Using the SkinEnumeration view makes it possible to preview each one of the listed skins before deciding which one to keep. As you select a skin from the list, your application should automatically get skinned with the highlighted style.

Important!
Be aware that there is a trade off between setting a static skin and dynamically applying skins. When you, the developer, set a skin to be used with your application, you can carefully choose an appropriate skin and use skinning to give your application a distinct and professional look. If you allow users to dynamically choose a skin, you may lose that distinct look you selected for your application, but in return, you gain an exciting new configuration option!

Before deciding on how to bring skinning into your application, you may wish to research what types of application use skinning to brand their products and what types of application offer skinning as an end-user customization feature.


Exploring the Visual DataFlex Skinning Example

Visual DataFlex installs a Skinning example workspace. You can run the main program (Skinning.src) to see all that was covered in this article at work. Skinning.src includes a skinning object right under the cApplication object:

Code:
Object oApplication is a cApplication 
    Set psCompany to "Data Access Worldwide" 
    Set psProduct to "Visual DataFlex Examples" 
    Set psVersion to "14.0" 
    Set psProgram to "Skinning" 
    Set psHelpFile to "Examples.chm" 
    Set peHelpType to htHtmlHelp 
End_Object
 
Object oSkin is a cCJSkinFramework 
    Set psSkinFile to "Vista.cjstyles" 
    Set psSkinIni to "NormalBlack.ini" 
End_Object
Note: If all you want to do is to apply a skin to your application, creating a skinning object is normally all you need to do. If you want to know more about dynamic skinning, keep reading this section till the end.

It also includes the SkinEnumeration view, so you can select different skins at runtime:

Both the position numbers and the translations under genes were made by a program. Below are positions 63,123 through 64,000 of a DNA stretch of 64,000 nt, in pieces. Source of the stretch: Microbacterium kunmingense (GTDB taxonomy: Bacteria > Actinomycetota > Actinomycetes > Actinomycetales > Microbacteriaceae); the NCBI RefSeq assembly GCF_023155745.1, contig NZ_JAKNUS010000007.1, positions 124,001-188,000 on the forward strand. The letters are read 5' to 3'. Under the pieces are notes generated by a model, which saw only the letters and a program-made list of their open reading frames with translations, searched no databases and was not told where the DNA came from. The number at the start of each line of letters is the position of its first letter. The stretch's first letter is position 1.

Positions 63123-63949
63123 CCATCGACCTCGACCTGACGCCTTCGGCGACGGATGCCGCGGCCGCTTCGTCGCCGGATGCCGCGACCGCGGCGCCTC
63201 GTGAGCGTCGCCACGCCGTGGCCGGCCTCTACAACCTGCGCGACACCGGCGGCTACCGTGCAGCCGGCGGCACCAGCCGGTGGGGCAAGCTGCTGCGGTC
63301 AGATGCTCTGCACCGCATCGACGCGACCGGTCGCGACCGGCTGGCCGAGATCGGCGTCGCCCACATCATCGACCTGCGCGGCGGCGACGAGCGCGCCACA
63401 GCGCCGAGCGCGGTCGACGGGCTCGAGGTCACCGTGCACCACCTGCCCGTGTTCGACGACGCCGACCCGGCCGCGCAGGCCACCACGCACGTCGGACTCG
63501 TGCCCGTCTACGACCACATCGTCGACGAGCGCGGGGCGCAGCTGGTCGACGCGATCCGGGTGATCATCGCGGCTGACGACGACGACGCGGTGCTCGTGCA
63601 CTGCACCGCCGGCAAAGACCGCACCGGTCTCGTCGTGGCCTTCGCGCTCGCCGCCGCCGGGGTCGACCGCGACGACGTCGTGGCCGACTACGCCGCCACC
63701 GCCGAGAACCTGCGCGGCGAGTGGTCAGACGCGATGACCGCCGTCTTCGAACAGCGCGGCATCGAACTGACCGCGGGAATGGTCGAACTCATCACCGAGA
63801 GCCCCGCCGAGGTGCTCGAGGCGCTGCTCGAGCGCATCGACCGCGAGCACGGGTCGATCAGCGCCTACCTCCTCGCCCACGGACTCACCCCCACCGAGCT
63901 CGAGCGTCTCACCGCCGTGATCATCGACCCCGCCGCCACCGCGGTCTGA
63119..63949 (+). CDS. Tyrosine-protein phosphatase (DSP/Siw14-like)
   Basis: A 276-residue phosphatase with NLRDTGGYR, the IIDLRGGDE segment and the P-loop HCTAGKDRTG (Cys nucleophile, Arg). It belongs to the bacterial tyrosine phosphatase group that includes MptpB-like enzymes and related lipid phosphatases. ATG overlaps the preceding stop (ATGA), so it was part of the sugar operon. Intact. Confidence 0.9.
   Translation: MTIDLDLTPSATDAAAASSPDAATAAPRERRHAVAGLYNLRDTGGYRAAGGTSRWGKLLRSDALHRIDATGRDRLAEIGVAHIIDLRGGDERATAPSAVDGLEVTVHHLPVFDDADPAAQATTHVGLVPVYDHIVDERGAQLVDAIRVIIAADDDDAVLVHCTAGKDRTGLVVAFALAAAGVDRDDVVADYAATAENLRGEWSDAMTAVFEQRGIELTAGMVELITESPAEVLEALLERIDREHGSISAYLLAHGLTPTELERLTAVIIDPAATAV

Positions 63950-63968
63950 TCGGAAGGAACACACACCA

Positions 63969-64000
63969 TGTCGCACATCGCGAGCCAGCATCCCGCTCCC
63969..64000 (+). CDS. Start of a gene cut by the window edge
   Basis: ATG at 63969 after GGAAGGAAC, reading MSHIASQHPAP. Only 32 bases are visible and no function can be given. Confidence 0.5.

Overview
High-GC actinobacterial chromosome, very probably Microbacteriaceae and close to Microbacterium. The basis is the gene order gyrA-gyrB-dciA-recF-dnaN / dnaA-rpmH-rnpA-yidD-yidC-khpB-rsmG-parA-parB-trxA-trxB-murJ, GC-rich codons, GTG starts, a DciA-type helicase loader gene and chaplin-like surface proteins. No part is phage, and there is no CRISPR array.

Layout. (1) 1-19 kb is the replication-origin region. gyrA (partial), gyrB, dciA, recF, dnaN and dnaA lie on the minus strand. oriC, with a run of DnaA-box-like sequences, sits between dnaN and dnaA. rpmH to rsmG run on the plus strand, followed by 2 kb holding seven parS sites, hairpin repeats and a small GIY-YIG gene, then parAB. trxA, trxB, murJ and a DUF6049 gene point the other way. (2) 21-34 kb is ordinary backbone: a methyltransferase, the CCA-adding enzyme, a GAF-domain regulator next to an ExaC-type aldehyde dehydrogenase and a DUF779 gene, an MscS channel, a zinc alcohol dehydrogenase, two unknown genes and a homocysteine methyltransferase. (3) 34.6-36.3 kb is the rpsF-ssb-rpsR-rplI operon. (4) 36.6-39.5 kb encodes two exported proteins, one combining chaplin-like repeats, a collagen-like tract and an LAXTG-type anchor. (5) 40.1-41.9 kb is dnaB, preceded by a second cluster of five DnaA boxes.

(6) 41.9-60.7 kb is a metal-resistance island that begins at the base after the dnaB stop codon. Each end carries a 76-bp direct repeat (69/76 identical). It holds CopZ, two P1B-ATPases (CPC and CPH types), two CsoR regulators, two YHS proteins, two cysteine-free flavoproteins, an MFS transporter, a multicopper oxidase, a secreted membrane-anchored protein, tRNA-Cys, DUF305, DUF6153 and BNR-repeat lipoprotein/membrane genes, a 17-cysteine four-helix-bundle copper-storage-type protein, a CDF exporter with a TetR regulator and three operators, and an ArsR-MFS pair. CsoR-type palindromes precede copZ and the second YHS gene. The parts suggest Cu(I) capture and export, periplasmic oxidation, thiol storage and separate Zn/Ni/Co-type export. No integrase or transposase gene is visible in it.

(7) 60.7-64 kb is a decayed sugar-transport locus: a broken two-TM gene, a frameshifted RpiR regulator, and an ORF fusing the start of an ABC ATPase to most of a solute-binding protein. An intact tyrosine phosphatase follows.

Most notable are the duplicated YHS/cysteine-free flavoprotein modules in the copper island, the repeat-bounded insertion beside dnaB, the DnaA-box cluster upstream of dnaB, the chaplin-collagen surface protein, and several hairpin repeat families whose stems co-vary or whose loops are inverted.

Code:
Object oClientArea is a ClientArea 
    : 
    Use SkinEnumeration.vw 
    : 
End_Object
The code in the SkinEnumeration view shows how to get a list of available skins and dynamically apply a new skin to your application. When the view is loaded (Procedure Activating), it gets a list of available skins in the current path, displays that list in a list object (oSkinList) and displays the currently selected skin in Textbox object (oCurrentSkinTB):

Code:
Procedure Activating 
    Forward Send Activating 
    Send LoadSkins // gets and displays a list of available skins 
    Send ShowCurrentSkin // displays currently selected skin 
End_Procedure
Note that LoadSkins checks if ghoSkinFramework is set, i.e. if a skinning object exists, and uses that global variable to access and send messages to the skinning object. LoadSkins also uses a tSkinInformation array to keep the list of available skins.

tSkinInformation is the type returned by EnumerateSkins containing the name/description of the Skin file (sName), the file name and path of the skin file (sSkinFile) and the name of the skin section within the Skin file (sSkinIni).

Code:
Procedure LoadSkins 
    Integer iSkinsCount iArrayItem 
    tSkinInformation[] Skins 
    If ghoSkinFramework Begin 
        Get EnumerateSkins of ghoSkinFramework "" True to Skins
        Set pSkins to Skins
        Send AddSkinsToList of oSkinsList Skins
    End
End_Procedure
To apply a new skin the user just needs to select the skin from the list. The code in ApplyCurrentSkin will take care of setting the necessary skin properties (psSkinFile and psSkinIni) and calling ApplySkin to make it all happen.

Code:
 
Procedure ApplyCurrentSkin
    Integer iCurrent
    tSkinInformation[] Skins
    If ghoSkinFramework Begin
        Set psSkinFile of ghoSkinFramework to ""
        Set psSkinIni of ghoSkinFramework to ""
        Get Current_Item of oSkinsList to iCurrent
        If (iCurrent>0) Begin
            Get pSkins to Skins
            Set psSkinFile of ghoSkinFramework to Skins[iCurrent-1].sSkinfile
            Set psSkinIni of ghoSkinFramework to Skins[iCurrent-1].sSkinIni
        End
        Send ApplySkin of ghoSkinFramework
    End
    Send ShowCurrentSkin
End_Procedure
When running the application you can see the default skin in use. After a new skin is selected, the new look is automatically applied.


Obtaining Skin Files

A few skin files are provided with the Codejock skin framework and others are installed with Windows on your computer. Many others can be downloaded from the Internet – see the links under References for some suggestions. In addition, skin editors are available which can be used to create your own skins.


References

Updated 3-Aug-2009 at 10:19 AM by Marcia Booth